By ALAN CARTER
As we send 2020 packing to the dustbin of history, it is time to reflect on an unprecedented year that saw the word unprecedented used an unprecedented number of times.
When confronting anything remotely out of the ordinary, keep in mind there is limited time left to score an easy laugh by simply shrugging and naming the year. Unmoored by endless existential dread? Spilled soup on your sweater? 2020, am I right?
Before we collectively slap a Worst Year Ever sticker on the past 12 months, it’s worth considering that despite the very real horrors of the pandemic, there have also been some upsides to the upending of our lives.
The all-for-one, one-for-all togetherness of the early days of the pandemic, when people would bash pots and pans every night, feels like it happened a long time ago in a galaxy far far away. But it’s not science fiction to believe we’ll value healthcare workers and others for a long time to come.
We hopefully now realize how much we rely on others, whether they’re teaching our kids science or restocking the dairy aisle, because most of us have the same amount of patience for teaching as we would have for churning our own butter. Better to let the experts do it and to value them more for it.
Other benefits, like discovering great local places for take-out dinner have been a win-win for restaurateurs and elastic waistband manufacturers alike. Ordering another jerk chicken poutine for pickup is an easy way to support a local business in my Kingston Road neighbourhood. The fact that it is now socially acceptable to leave the house in stained and straining leisurewear to pick up said poutine is, as they say, gravy.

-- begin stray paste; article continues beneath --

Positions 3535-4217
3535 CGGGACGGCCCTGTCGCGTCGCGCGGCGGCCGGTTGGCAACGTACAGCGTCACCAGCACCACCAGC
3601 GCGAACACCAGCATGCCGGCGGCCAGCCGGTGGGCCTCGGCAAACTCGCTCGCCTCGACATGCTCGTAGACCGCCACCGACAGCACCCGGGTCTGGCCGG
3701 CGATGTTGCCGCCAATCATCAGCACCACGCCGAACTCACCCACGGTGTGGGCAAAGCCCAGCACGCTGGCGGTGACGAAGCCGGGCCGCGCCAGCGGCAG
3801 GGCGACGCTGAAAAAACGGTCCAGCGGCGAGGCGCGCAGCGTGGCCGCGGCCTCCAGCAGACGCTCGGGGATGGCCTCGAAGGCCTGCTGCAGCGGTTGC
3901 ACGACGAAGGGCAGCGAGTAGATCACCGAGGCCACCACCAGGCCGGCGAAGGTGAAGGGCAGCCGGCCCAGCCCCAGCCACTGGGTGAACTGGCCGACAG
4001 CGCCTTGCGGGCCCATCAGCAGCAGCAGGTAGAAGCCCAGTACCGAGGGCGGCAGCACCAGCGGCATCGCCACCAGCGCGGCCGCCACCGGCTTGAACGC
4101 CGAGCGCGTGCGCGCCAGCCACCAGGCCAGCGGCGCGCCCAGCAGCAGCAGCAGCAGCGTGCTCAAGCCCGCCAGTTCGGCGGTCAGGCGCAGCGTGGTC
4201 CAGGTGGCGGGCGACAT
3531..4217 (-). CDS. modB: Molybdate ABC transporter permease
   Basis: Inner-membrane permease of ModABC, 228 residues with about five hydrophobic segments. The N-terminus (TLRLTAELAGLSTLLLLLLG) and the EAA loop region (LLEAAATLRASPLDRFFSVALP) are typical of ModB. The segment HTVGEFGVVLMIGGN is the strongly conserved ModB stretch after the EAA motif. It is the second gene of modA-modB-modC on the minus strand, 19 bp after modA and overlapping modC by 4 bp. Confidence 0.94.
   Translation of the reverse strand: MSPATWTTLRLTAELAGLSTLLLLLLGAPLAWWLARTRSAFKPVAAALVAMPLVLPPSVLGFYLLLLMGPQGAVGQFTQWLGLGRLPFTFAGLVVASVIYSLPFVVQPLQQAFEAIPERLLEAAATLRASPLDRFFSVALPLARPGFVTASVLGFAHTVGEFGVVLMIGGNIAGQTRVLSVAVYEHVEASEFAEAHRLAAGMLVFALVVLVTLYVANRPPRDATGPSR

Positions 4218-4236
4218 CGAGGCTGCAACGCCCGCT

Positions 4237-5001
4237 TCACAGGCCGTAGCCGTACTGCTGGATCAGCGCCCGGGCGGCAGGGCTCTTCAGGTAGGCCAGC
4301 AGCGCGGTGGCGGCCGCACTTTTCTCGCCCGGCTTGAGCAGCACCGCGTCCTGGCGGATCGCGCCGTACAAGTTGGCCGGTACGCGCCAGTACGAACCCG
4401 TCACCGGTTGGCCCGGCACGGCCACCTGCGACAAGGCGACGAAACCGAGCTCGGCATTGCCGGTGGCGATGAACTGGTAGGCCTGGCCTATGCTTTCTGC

We can only hope some pandemic changes last. We all miss travel, but what if post-COVID taking a flight could be less dehumanizing? Safety protocols have forced airports and airlines to streamline the check-in process and to impose order where chaos previously reigned supreme. Who among us will miss the maddening crush of passengers jumping to their feet and fishing for their carry-on luggage the second the plane pulls up to the gate? Now flight attendants enforce an orderly deplaning to ensure physical distancing. Let’s keep that please.
Speaking of waiting your turn, we all love to hate Zoom calls, but virtual meetings have hopefully taught us the value of keeping our mouths shut until others have finished speaking. In the Before Times, the sentence finishers, punners, and snarksters were tolerated. No more. We’ve all seen what happens when you try to fire in a zinger during the office video call.
“What?” “No you go.” “No you.” “What?” At that rate it doesn’t take long to go from office comic to straight up clown.
2020 has sucked, no two ways about it. We’ve lost good people. People are hurting financially and emotionally and the pandemic isn’t over yet, not by a long shot.
But the old cliche about every story having two sides still applies. Among the dark clouds of 2020 have been small veins of sunshine, pandemic silver linings to keep us all going. Now it’s time to turn the page and see what 2021 brings.
Alan Carter is Anchor, Global News at 5:30 and 6 p.m., and Host of Focus Ontario. He is also a Beach resident.